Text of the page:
In the News
Just when Toronto’s low-income residents were counting on the city to create a publicly owned and managed municipal broadband network, the city stepped back from its commitment to ConnectTO.
Despite the city’s recognition in January of the exorbitant prices people face for internet access, the executive committee, chaired by Mayor John Tory, said building a public network would mean duplicating what private telecoms provide and directed Lawrence Eta, the city’s chief technology officer, to report back to the committee in 2023 for a progress update on the ConnectTO program.
Toronto ACORN (Association of Community Organizations for Reform Now) members have been fighting for affordable, high-speed internet since 2013 and wanted the committee to fast-track the move to help bridge the gap in digital equity.
In January of 2021, the city of Toronto announced a sweeping new initiative to improve internet access for its 3 million residents. By building a broadband network owned by the city, the program called ConnectTO would give low-income residents struggling with high prices and slow internet speeds an affordable option. The proposal, received favorably by local community groups and internet-access advocates, was passed by the city council less than a month later in February 2021.
Now, barely a year later, the plan for municipal broadband in Toronto could be on its way out.
Hopes remain alive that the city of Toronto could use its fibre-optic network to help residents get cheaper internet service options — but it would be years away.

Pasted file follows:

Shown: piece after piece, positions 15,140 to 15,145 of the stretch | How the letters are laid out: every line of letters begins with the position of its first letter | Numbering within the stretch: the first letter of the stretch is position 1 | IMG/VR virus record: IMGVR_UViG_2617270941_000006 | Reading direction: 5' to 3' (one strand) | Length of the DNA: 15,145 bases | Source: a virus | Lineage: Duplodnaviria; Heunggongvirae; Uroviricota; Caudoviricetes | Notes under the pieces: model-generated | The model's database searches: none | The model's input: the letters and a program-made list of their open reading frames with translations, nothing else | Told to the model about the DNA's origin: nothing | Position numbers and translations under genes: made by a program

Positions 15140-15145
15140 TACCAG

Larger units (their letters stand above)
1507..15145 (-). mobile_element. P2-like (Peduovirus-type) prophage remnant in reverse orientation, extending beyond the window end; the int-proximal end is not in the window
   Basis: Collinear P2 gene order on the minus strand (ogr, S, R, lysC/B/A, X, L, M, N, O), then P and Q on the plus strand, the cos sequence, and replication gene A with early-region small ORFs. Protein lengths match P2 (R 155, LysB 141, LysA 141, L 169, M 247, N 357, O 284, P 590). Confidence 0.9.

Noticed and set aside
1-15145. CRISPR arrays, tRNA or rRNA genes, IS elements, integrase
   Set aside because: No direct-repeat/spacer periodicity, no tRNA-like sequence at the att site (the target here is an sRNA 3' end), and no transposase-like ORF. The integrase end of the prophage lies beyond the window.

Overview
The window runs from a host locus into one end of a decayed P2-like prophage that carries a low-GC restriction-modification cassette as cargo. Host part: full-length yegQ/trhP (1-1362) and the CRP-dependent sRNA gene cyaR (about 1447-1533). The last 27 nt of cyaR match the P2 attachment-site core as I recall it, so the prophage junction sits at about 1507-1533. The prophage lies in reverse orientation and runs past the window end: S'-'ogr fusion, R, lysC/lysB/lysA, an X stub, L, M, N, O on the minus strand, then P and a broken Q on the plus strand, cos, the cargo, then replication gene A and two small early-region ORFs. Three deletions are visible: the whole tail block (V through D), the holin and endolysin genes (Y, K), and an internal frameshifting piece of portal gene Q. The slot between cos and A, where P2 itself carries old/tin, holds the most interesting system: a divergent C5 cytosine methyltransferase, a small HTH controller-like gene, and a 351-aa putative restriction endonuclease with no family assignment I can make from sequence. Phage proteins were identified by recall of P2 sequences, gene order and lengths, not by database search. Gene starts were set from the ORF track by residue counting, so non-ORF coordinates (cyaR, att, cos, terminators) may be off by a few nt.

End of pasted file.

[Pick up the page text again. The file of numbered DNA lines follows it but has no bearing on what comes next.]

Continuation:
Mayor John Tory’s executive committee on Wednesday unanimously endorsed ConnectTO, a plan to boost high-speed connections between city sites, and to see if there is excess broadband capacity that could be put to other uses.
A plan to create a "city-owned high-speed municipal broadband network" that would have made internet access affordable for low-income Torontonians won't be going to council next week after Mayor John Tory's executive committee voted it down on Wednesday.
The committee unanimously approved a revised plan for the city program known as ConnectTO, which will go to council on May 11.
It’s shocking. Two years into a pandemic that forced nearly everything online, most rural and First Nations households still don’t have access to the “basic” internet speed target set by the government. Where there is decent connectivity, many lack the skills they need to thrive online.
In 2022, digital skills and decent connectivity aren’t optional — they’re essential — and those missing either will be left behind. But the Canadian Internet Registration Authority’s (CIRA) new report, Getting Connected: Funders and Digital Equity in Canada, suggests that while Canadian philanthropy is feeling urgency to help tackle the country’s digital inequities, the majority have yet to step up with funding and leadership. Until they do, Canada’s digital divides will continue to slow our progress toward social, racial, and economic justice.